• Start-up of new operations
  • Greenfield operations or
  • Greenfield investment
  • Merger with an existing enterprise
  • Acquisition of an existing enterprise

15
Global Strategic Partnerships
  • Possible terms
  • Collaborative agreements
  • Strategic alliances
  • Strategic international alliances
  • Global strategic partnerships

16
The Nature of Global Strategic Partnerships
17
The Nature of Global Strategic Partnerships
  • Participants remain independent following
    formation of the alliance
  • Participants share benefits of alliance as well
    as control over performance of assigned tasks
  • Participants make ongoing contributions in
    technology, products, and other key strategic
    areas

18
5 Attributes of True Global Strategic Partnerships
  • Two or more companies develop a joint long-term
    strategy
  • Relationship is reciprocal
  • Partners vision and efforts are global
  • Relationship is organized along horizontal lines
    (not vertical)
  • When competing in markets not covered by
    alliance, participants retain national and
    ideological identities

19
Success Factors
  • Mission. Successful GSPs create win-win
    situations, where participants pursue objectives
    on the basis of mutual need or advantage.
  • Strategy. A company may establish separate GSPs
    with different partners strategy must be thought
    out up front to avoid conflicts.
  • Governance. Discussion and consensus must be the
    norms. Partners must be viewed as equals.

20
Success Factors
  • Culture. Personal chemistry is important, as is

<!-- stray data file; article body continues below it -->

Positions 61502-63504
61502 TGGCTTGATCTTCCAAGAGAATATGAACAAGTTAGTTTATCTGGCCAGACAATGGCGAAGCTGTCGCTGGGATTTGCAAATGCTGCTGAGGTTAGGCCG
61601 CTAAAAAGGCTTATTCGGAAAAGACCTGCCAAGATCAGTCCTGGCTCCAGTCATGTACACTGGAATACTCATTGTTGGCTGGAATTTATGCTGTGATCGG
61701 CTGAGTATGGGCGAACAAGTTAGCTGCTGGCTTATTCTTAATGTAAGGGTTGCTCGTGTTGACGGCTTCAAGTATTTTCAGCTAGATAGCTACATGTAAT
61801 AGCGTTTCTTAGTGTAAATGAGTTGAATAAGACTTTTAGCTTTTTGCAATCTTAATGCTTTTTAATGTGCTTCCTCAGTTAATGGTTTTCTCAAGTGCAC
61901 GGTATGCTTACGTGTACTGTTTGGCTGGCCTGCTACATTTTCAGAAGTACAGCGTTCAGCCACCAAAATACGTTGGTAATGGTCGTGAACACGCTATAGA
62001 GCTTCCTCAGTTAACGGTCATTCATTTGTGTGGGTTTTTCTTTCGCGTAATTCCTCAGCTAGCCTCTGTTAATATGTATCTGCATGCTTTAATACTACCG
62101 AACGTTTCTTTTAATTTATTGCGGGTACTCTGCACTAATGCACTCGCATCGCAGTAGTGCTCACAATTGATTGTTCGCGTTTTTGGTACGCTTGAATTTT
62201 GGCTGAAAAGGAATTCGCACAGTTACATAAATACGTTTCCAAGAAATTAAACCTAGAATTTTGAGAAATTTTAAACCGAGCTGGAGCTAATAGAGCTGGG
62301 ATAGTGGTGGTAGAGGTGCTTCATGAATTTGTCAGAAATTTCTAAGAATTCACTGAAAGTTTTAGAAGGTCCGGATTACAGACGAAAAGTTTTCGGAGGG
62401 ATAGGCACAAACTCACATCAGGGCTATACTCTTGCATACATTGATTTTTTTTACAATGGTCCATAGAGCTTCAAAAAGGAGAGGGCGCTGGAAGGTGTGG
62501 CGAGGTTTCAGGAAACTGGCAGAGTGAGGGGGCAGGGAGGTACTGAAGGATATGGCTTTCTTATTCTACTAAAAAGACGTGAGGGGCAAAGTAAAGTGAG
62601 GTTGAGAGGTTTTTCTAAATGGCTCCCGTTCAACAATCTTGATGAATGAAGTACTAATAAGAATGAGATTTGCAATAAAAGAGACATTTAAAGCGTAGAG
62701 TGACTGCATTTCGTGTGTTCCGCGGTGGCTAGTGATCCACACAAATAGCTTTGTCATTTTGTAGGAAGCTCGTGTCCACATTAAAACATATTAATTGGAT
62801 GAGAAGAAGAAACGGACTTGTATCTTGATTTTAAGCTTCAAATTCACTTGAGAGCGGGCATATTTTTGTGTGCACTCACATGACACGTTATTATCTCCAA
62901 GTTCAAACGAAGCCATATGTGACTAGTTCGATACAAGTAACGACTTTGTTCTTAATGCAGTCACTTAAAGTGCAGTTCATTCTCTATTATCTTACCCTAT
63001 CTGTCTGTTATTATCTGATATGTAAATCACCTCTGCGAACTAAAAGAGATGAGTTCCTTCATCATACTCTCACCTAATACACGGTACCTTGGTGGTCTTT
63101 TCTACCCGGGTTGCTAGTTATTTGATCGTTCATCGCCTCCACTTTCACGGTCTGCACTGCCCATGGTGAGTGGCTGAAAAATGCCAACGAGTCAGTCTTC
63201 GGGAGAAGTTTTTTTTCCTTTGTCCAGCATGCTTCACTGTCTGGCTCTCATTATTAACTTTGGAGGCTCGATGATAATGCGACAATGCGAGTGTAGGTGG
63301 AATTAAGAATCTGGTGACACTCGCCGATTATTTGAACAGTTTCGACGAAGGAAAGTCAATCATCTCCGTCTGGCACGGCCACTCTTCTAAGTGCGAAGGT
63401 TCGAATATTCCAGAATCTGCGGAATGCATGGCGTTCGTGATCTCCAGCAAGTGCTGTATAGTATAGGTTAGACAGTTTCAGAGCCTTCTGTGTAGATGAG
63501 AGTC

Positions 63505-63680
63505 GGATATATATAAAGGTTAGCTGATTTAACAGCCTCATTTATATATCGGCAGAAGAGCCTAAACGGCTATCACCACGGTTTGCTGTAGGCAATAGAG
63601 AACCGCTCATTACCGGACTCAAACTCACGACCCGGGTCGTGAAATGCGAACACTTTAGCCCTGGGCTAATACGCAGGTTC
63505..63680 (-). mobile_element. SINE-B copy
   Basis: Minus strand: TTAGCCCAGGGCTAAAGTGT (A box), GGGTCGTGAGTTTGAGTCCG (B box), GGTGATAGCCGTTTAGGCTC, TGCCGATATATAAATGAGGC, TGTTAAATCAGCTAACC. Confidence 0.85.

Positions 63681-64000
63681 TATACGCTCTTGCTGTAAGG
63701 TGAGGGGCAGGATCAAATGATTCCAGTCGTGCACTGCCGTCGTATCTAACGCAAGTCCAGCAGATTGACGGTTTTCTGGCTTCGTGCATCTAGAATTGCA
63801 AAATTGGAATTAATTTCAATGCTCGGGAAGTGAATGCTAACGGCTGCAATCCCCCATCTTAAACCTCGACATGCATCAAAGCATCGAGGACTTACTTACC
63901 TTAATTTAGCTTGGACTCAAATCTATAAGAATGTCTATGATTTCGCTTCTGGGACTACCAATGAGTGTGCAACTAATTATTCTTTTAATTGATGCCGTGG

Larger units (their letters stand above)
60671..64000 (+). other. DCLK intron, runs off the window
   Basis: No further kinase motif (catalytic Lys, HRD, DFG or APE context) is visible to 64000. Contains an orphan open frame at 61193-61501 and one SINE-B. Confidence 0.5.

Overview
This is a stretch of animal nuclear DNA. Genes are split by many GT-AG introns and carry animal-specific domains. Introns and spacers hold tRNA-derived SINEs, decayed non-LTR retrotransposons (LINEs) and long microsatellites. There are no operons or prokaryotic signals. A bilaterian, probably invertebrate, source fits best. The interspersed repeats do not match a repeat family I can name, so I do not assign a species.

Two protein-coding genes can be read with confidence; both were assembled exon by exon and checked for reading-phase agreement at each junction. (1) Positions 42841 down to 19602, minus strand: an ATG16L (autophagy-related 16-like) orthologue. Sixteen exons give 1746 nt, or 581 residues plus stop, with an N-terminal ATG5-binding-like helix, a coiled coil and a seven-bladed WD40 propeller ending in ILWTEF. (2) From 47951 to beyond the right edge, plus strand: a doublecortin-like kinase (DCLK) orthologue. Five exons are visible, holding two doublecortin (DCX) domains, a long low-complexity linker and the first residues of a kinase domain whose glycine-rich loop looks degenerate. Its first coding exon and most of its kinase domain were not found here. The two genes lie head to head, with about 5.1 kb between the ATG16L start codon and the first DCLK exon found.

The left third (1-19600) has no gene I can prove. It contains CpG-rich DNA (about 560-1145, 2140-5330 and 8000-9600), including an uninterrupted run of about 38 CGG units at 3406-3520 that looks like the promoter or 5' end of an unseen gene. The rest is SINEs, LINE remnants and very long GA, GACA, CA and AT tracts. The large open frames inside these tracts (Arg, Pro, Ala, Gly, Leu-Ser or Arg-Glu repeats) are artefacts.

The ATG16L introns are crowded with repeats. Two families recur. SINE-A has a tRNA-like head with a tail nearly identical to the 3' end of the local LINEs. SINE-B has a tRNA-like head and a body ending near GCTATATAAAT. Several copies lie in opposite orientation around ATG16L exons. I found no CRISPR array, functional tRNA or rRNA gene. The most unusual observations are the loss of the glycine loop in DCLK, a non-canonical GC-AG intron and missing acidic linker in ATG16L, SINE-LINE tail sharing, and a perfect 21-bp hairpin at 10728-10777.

the successful development of a shared set of
    values.
  • Organization. Innovative structures and designs
    may be needed to offset the complexity of
    multi-country management.
  • Management. Potentially divisive issues must be
    identified in advance and clear, unitary lines of
    authority established that will result in
    commitment by all partners.

21
Alliances with Asian Competitors
  • Four common problem areas
  • Each partner had a different dream
  • Each must contribute to the alliance and each
    must depend on the other to a degree that
    justifies the alliance
  • Differences in management philosophy,
    expectations and approaches
  • No corporate memory

22
Cooperative Strategies in Japan Keiretsu
  • Inter-business alliance or enterprise groups in
    which business families join together to fight
    for market share
  • Often cemented by bank ownership of large blocks
    of stock and by cross-ownership of stock between
    a company and its buyers and non-financial
    suppliers
  • Keiretsu executives can legally sit on each
    others boards, share information, and coordinate
    prices

23
Cooperative Strategies in South Korea Chaebol
  • Composed of dozens of companies, centered around
    a bank or holding company, and dominated by a
    founding family
  • Samsung
  • LG
  • Hyundai
  • Daewoo

24
21st Century Cooperative Strategies Targeting
the Digital Future
  • Alliances between companies in several industries
    that are undergoing transformation and
    convergence
  • Computers
  • Communications
  • Consumer electronics
  • Entertainment

25
Beyond Strategic Alliances
  • Next stage of evolution of the strategic alliance
  • Super-alliance
  • Virtual corporation

26
Market Expansion Strategies
  • Companies must decide to expand by
  • Seeking new markets in existing countries
  • Seeking new country markets for already
    identified and served market segments

27
Looking Ahead
  • Chapter 10 The Global Marketing Mix Product and
    Brand Decisions